Chronic lymphocytic leukemia (CLL) is an ideal disease for therapeutic vaccine strategies. While the leukemia cells are usually stealth-like, avoiding T cell recognition, they can be manipulated through ligation of CD40 on their surface to become very effective antigen presenting cells (APCs). Ligation of CD40 leads to expression of CD80, CD86 and upregulation of CD54. Other biochemical changes occur upon ligation of CD40, including upregulation of CD95, DR5, and expression of Bid, predisposing the leukemia cells to death-receptor-induced apoptosis. CLL cells can be made to express CD154 (CD40-ligand) using a replication-defective adenovirus. A phase I clinical trial with autologous CLL cells transduced to express murine CD154 previously demonstrated tolerability and clinical activity with this strategy (

). More recently, a recombinant CD154 (ISF35) was produced, based on the human CD154 backbone, incorporating murine sequences needed for expression on CLL cells and with the proteinase cleavage site removed. We evaluated this new transgene in a phase I clinical trial, expecting to have similar tolerability to the murine CD154. Transduction of CLL cells results in expression of ISF35, ligation of CD40 on transduced and bystander cells, and the resultant downstream changes needed for antigen presentation and sensitivity to death receptor-induced apoptosis. We conducted a phase I study of a single infusion of autologous CLL cells transduced to express ISF35. Three dose levels were evaluated with 3 patients (pts) each: 1×108, 3×108, & 1×109 transduced cells. Infusions were well tolerated, no acute infusion-related toxicities were observed. ISF35-related toxicities consisted of grade 1–2 flu-like symptoms that occurred several hrs after the infusion and consisted of fever, arthralgia, myalgia, nausea, vomiting, and fatigue lasting 2–4 days and resolving in all cases. There were no dose-limiting toxicities at any dose level. Biologic responses were seen at all doses, there was no dose-response relationship. There were consistent decreases in absolute lymphocyte counts at all dose levels, indicating a therapeutic effect. This was not dose-related, and ALC returned to pre-treatment level after 1–2 months post-infusion. There was consistent induction of CD95 and DR5 expression on bystander cells in vivo by 3 days following infusion, which lasted 2–3 weeks. Furthermore, consistent induction of Bid expression in bystander cells was seen by wk 1, also lasting 2–3 wks. Finally, consistent increases in absolute T cell counts (both CD4+ & CD8+) were seen, peaking 1–4 wks post infusion. These results demonstrate that ISF34-transduced autologous leukemia cells can be given safely at up to 1×109 transduced cells, without dose-limiting toxicities, and resulting in phenotypic and biochemical changes in bystander leukemia cells in vivo that render the cells able to present antigen and priming them for death-receptor-induced apoptosis. Furthermore, clinical responses were seen with reduction in leukemia counts and increases in absolute T cell counts. We expect that multiple, sequential doses will be needed for maximal therapeutic effect with this strategy. Given these results, we have developed a phase II trial of repeated doses of autologous ISF35-transduced leukemia cells for patients with CLL.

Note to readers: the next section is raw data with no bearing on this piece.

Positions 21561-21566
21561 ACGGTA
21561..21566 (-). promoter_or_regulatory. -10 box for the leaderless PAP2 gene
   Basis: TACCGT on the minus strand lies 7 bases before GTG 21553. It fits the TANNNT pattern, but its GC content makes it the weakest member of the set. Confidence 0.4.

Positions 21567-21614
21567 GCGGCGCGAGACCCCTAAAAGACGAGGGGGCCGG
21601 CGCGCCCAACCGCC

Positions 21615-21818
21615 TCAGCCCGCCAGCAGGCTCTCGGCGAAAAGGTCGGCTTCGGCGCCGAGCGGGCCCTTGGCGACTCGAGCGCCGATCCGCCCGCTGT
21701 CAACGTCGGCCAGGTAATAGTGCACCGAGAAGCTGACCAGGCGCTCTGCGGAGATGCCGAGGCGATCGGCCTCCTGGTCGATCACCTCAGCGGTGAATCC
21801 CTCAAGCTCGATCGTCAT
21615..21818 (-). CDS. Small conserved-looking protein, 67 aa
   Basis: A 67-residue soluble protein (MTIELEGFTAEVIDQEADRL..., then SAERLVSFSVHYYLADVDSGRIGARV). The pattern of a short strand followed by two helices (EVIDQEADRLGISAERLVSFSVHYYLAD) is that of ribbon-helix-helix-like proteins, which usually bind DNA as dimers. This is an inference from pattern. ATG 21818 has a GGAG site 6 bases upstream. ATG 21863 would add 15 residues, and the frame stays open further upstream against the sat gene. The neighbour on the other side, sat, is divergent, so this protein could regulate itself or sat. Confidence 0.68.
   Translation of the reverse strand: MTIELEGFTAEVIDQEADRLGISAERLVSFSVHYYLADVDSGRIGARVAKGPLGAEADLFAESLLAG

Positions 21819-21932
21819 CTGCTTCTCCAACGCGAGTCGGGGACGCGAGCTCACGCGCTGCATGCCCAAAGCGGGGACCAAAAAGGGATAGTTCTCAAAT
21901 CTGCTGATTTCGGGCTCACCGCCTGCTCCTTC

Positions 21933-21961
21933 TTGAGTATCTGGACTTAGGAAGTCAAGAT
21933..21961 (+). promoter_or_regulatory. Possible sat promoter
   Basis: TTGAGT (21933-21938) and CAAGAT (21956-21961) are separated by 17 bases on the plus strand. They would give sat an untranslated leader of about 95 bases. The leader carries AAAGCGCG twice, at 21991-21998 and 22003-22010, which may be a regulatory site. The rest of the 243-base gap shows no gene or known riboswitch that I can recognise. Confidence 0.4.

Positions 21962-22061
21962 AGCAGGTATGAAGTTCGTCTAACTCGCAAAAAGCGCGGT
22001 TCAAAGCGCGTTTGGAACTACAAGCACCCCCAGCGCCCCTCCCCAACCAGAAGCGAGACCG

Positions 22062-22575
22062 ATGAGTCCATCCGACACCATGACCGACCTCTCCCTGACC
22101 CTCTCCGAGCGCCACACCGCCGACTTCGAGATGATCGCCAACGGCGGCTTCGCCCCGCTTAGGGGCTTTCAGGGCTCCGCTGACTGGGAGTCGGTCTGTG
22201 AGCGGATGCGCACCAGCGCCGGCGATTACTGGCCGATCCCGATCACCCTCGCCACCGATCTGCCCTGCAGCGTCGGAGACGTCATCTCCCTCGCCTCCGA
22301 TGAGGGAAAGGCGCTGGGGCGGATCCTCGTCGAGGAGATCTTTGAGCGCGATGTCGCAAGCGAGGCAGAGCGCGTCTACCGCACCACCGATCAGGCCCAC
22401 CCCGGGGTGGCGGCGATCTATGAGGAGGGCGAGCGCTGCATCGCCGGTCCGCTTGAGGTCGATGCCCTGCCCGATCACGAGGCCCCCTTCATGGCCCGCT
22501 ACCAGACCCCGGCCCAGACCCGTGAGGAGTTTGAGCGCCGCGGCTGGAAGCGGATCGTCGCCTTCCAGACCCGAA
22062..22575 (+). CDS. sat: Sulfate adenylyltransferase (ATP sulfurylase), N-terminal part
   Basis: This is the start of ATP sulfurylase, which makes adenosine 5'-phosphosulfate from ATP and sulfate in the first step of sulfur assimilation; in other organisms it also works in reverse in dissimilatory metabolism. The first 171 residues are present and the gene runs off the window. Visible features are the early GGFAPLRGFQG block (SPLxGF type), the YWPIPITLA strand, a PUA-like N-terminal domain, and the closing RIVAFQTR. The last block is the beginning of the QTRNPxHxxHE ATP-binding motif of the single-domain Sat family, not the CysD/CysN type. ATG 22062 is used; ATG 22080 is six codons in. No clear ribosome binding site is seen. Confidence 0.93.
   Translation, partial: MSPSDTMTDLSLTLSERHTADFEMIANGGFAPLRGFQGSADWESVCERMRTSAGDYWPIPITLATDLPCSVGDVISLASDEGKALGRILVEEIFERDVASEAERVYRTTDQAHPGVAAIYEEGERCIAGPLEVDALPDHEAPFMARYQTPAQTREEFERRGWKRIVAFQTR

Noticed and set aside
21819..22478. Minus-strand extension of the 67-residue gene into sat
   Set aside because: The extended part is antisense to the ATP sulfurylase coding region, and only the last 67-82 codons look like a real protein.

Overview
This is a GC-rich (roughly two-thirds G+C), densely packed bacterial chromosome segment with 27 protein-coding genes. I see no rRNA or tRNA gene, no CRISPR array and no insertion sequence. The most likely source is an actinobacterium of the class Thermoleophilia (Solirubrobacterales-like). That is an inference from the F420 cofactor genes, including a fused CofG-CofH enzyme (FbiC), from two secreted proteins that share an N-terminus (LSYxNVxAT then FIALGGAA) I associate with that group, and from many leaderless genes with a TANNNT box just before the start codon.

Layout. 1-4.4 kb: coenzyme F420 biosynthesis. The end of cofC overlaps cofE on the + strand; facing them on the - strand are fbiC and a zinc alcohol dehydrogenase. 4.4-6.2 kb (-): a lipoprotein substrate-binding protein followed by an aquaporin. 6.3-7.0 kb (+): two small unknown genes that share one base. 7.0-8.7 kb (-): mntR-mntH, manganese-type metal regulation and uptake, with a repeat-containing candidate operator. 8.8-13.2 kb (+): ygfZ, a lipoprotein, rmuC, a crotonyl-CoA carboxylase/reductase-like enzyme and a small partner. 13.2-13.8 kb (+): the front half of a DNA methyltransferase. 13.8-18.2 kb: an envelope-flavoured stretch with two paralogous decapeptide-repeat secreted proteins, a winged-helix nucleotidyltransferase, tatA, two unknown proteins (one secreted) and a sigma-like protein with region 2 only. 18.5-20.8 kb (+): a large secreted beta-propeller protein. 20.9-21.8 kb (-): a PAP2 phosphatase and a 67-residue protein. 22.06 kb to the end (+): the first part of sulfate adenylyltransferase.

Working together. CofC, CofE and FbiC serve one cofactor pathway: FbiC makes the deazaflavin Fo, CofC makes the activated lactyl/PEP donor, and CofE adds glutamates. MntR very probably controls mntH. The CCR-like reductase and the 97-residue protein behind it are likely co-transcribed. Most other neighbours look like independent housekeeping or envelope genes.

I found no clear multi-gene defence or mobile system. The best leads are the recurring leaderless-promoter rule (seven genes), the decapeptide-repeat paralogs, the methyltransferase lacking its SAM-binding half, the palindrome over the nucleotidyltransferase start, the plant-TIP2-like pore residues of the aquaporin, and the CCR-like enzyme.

Author notes

Disclosure:Research Funding: Bayer Healthcare, sanofi-aventis, MemGen, Genitope, Genmab, Sunesis, Abbott Laboratories. Honoraria Information: Celgene.